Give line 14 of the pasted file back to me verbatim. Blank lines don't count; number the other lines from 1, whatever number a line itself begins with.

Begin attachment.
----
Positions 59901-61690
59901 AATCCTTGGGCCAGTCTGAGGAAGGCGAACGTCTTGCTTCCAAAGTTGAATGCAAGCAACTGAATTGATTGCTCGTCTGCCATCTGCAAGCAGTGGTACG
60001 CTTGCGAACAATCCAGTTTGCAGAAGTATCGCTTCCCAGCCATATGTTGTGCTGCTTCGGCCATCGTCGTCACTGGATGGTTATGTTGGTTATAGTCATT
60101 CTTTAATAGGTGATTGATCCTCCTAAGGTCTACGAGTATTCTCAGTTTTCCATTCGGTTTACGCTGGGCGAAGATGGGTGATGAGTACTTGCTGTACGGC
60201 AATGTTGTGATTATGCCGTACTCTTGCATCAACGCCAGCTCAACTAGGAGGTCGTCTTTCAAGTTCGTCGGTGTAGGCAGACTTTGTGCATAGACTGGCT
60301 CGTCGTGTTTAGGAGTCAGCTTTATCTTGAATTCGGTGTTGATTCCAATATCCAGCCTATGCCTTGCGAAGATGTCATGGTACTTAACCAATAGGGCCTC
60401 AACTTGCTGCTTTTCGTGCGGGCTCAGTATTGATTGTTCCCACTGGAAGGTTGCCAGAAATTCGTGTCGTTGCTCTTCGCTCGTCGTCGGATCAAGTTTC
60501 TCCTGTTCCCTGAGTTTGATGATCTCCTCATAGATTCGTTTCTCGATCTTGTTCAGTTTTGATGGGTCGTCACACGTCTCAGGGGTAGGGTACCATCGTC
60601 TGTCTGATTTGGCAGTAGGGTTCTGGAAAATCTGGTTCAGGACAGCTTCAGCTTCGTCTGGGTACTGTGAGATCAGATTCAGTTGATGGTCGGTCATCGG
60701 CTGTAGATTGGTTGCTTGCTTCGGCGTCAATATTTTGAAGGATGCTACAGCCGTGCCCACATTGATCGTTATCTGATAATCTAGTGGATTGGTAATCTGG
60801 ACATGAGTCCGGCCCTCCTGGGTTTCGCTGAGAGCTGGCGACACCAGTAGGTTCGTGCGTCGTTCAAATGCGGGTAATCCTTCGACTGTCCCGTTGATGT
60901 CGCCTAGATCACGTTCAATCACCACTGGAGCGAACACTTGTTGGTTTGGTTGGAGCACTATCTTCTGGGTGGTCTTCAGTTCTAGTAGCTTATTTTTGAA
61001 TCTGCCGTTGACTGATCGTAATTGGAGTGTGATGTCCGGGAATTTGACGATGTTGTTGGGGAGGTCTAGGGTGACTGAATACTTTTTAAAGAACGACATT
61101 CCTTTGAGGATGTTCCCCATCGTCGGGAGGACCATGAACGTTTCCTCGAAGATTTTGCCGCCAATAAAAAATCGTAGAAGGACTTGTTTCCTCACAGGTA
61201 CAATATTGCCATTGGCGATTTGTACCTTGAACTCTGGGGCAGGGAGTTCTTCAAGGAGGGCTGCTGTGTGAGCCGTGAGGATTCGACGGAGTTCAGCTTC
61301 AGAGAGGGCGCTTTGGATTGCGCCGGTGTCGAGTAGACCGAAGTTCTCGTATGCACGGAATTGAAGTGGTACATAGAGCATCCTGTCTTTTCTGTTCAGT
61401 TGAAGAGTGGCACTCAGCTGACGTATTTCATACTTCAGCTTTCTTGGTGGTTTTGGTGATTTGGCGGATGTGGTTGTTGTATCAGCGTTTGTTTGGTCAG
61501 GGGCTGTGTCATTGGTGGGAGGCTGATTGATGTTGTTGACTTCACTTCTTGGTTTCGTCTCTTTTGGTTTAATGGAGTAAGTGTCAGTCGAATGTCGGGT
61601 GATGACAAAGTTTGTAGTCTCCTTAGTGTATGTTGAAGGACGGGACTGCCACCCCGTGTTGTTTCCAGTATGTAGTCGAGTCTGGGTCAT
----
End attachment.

61101 CCTTTGAGGATGTTCCCCATCGTCGGGAGGACCATGAACGTTTCCTCGAAGATTTTGCCGCCAATAAAAAATCGTAGAAGGACTTGTTTCCTCACAGGTA